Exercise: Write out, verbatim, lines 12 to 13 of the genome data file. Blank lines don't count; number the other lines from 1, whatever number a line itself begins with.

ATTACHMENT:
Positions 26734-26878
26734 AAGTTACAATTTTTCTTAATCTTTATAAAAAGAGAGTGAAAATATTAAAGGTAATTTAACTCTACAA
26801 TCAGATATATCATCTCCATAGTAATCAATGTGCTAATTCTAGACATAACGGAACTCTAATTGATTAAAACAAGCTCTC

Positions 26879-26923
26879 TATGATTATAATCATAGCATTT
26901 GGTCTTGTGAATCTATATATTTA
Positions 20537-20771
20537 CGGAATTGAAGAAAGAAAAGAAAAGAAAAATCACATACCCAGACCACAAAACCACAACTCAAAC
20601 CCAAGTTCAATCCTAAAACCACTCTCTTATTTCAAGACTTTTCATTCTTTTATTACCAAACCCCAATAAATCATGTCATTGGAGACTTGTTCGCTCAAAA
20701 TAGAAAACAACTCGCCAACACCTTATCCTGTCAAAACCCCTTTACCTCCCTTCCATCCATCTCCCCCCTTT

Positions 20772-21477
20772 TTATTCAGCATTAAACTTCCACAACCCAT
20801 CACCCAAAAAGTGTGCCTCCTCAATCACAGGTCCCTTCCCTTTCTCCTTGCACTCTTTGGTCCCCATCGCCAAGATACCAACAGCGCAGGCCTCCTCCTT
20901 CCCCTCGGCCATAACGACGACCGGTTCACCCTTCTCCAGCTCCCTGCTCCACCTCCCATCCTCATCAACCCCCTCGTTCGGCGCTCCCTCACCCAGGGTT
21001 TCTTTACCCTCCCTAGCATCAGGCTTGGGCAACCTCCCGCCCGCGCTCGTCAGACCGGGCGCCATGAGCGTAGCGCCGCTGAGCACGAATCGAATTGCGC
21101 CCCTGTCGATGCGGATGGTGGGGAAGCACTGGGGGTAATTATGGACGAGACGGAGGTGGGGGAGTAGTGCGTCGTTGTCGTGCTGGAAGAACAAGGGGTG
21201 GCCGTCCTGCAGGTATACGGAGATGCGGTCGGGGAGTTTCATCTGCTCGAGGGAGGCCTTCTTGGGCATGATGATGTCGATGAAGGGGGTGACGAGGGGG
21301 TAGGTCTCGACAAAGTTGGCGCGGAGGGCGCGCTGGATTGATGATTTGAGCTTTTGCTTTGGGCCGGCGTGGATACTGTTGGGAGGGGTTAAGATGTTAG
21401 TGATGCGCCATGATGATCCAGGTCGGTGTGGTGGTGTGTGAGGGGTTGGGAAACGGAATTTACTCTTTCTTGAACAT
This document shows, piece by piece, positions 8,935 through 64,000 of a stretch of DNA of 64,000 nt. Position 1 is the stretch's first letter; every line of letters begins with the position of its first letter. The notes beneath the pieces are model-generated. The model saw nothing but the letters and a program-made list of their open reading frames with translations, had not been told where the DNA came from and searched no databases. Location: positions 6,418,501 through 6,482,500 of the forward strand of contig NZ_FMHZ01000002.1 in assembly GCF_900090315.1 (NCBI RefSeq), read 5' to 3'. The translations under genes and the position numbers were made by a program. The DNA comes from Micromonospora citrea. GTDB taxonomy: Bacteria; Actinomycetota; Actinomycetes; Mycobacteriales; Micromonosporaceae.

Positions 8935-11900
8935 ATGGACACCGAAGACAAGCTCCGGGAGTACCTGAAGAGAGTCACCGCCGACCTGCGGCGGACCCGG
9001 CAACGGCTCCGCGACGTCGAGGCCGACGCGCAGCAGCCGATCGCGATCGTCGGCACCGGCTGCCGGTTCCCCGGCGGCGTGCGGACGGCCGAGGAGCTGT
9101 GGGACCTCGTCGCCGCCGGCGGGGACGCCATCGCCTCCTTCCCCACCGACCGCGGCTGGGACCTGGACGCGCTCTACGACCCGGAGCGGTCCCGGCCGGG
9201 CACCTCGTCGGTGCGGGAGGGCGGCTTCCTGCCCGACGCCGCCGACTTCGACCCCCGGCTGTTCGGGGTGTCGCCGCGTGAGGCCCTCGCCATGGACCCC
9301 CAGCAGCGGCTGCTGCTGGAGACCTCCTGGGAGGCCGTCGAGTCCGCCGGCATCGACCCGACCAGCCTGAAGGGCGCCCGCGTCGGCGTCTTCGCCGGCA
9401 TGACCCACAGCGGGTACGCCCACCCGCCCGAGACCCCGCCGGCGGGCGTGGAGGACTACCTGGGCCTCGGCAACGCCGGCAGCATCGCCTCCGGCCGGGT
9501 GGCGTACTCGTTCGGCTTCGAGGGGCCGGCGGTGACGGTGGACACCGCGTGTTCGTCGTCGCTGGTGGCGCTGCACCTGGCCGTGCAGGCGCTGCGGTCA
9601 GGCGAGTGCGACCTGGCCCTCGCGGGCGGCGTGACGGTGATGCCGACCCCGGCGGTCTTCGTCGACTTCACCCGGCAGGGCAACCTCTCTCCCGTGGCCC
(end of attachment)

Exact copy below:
20772 TTATTCAGCATTAAACTTCCACAACCCAT
20801 CACCCAAAAAGTGTGCCTCCTCAATCACAGGTCCCTTCCCTTTCTCCTTGCACTCTTTGGTCCCCATCGCCAAGATACCAACAGCGCAGGCCTCCTCCTT